User Profile: Dr. Erricos C. Pavlis

Who uses NASA Earth science data? Dr. Erricos C. Pavlis, to help accurately measure Earth.

Dr. Erricos C. Pavlis, Associate Research Scientist, Joint Center for Earth Systems Technology at the University of Maryland, Baltimore County

Dr. Erricos C. Pavlis with a Global Navigation Satellite System (GNSS) receiver. This receiver was later deployed as part of a sea-level monitoring network in the southeastern Aegean Sea.

Research interests: Applications of space techniques in geodesy and geophysics.

Current research: For most of us, knowing where we are to within a few meters is fine for every day activities, such as finding an address or driving. For Dr. Erricos C. Pavlis, knowing where he is to within a few millimeters is critical to his research. As a geodesist, a key element of Pavlis’ research is accurately measuring and mapping Earth’s surface to better understand how our planet works and to predict its future state.

Until about a half-century ago, these measurements were difficult to conduct beyond a local or regional level. The advent of the space age finally gave scientists the ability to precisely measure and map the entire planet. For example, geodetic techniques such as Satellite Laser Ranging (SLR) and Lunar Laser Ranging (LLR) (where laser beams are bounced off a satellite in a stable orbit [SLR] or a reflector on the moon [LLR] and their return time precisely measured) helped provide definitive proof of plate tectonics. Today, an international network of geodetic stations continuously collect measurements to determine the International Terrestrial Reference Frame (ITRF). NASA contributes about one third of the stations in the global network that are used to establish and monitor the evolution of the ITRF.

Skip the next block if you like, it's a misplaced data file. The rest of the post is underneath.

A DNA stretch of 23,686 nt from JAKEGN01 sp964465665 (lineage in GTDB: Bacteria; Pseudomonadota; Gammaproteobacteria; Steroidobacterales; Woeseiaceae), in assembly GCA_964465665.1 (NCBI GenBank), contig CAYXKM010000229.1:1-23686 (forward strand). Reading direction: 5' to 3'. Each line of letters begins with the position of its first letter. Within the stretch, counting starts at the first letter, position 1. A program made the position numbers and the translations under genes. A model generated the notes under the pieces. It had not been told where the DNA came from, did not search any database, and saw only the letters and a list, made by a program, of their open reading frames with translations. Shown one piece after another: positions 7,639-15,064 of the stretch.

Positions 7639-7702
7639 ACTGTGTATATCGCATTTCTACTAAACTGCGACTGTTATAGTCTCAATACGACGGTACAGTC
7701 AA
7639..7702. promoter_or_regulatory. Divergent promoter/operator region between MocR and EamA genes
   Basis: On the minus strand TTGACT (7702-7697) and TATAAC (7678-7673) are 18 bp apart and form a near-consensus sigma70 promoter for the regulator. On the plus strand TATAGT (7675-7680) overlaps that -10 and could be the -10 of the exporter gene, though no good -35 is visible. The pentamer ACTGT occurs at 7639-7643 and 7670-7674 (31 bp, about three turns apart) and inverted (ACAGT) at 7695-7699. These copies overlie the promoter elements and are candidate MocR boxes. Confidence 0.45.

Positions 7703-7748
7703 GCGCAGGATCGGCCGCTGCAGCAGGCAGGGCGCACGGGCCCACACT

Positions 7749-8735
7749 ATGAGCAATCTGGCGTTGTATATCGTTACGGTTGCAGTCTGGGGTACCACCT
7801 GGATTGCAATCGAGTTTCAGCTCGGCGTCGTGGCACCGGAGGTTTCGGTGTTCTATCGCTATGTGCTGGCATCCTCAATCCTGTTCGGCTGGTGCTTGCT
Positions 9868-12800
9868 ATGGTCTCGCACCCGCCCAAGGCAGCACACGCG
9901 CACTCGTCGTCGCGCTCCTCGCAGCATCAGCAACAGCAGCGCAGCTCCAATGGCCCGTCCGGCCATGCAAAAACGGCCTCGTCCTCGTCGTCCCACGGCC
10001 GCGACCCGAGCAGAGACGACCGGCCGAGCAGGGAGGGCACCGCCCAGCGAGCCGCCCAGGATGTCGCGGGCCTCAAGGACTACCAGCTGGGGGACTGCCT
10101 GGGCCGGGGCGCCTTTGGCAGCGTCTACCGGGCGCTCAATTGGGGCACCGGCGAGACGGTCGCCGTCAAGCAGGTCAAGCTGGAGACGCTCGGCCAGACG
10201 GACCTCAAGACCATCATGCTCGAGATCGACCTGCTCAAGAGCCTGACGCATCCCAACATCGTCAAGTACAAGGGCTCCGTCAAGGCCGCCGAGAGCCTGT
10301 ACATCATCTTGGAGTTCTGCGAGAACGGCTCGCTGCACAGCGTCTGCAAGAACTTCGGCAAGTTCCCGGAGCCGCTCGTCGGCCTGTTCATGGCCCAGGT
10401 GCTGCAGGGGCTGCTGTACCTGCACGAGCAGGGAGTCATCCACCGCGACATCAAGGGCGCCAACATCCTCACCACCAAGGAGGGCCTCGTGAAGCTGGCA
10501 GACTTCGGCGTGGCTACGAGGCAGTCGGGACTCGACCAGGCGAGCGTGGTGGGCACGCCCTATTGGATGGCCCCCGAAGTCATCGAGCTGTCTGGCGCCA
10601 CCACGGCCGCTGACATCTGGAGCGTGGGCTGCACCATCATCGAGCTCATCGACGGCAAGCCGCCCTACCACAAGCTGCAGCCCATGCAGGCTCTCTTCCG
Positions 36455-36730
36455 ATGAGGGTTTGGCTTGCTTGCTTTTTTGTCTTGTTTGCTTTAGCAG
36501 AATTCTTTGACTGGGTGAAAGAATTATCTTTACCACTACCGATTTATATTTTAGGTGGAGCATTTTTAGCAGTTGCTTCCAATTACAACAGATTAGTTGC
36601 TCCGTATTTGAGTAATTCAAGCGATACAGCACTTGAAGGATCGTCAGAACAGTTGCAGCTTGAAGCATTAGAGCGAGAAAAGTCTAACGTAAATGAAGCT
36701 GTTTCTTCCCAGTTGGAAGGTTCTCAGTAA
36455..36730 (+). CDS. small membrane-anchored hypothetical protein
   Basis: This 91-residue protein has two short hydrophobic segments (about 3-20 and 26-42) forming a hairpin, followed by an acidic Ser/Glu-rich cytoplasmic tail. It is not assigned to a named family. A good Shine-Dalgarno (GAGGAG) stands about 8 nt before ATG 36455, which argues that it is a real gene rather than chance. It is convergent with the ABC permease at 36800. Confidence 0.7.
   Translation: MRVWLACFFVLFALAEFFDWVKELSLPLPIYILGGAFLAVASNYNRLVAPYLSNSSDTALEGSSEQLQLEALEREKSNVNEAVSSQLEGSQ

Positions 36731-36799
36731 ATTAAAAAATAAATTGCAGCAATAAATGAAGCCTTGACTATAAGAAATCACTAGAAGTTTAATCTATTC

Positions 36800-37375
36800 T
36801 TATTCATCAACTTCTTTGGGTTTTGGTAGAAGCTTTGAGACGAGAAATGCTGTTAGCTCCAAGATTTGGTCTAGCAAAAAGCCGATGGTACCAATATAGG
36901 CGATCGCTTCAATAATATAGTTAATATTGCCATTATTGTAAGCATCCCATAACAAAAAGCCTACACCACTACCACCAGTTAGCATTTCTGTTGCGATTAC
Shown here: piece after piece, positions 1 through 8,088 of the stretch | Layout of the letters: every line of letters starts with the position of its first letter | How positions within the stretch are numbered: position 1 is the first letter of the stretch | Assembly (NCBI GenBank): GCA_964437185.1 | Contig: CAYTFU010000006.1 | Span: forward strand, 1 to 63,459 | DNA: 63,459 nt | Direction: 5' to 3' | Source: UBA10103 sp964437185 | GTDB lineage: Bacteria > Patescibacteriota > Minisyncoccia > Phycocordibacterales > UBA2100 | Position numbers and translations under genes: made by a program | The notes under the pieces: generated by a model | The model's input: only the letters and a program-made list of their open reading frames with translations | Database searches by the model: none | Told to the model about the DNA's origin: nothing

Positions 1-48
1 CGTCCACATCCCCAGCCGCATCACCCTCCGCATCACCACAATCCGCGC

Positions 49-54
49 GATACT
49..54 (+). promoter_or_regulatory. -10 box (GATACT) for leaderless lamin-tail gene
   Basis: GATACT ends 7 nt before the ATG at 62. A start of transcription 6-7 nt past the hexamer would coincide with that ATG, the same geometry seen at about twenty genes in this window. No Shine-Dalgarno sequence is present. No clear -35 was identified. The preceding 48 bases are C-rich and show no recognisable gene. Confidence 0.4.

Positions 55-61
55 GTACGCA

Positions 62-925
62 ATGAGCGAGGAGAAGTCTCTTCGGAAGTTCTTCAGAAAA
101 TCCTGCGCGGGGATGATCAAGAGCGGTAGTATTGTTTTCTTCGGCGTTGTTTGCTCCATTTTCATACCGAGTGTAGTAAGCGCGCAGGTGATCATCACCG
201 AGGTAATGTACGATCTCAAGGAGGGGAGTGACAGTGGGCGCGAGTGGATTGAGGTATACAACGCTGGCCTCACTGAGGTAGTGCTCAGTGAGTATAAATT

As the Technique Analysis Coordinator for the International Laser Ranging Service (ILRS), Pavlis contributes to the definition of the ITRF and helps develop new models to describe satellite orbits, Earth processes like plate tectonics, and interactions among various components of the Earth System. The extremely precise measurements conducted by Pavlis and his colleagues ensure that the ITRF is as stable and accurate a reference as possible.

Pavlis also uses SLR and LLR to test fundamental physics theories. He is part of an international team led by Dr. Ignazio Ciufolini (University of Salento, Italy) that is using SLR data to test a prediction of the theory of general relativity—the existence of a “gravitomagnetic” field around a massive rotating body like Earth. This effect, also known as “frame-dragging,” is due to the fact that a large rotating mass (in this case Earth) warps space-time in its neighborhood and “drags” it along near itself in the direction of rotation. This, in turn, affects the movement of smaller objects nearby (such as satellites in orbit around Earth). Initial research by Pavlis and his colleagues used SLR data from NASA’s two Laser Geodynamic Satellites (LAGEOS and LAGEOS-2) along with improved gravitational models from the joint NASA/German Aerospace Center Gravity Recovery And Climate Experiment (GRACE) mission to demonstrate that the orbits of these satellites were dragged by almost 2 meters (6.56 feet) per year due to the gravitomagnetic field created by the rotating Earth.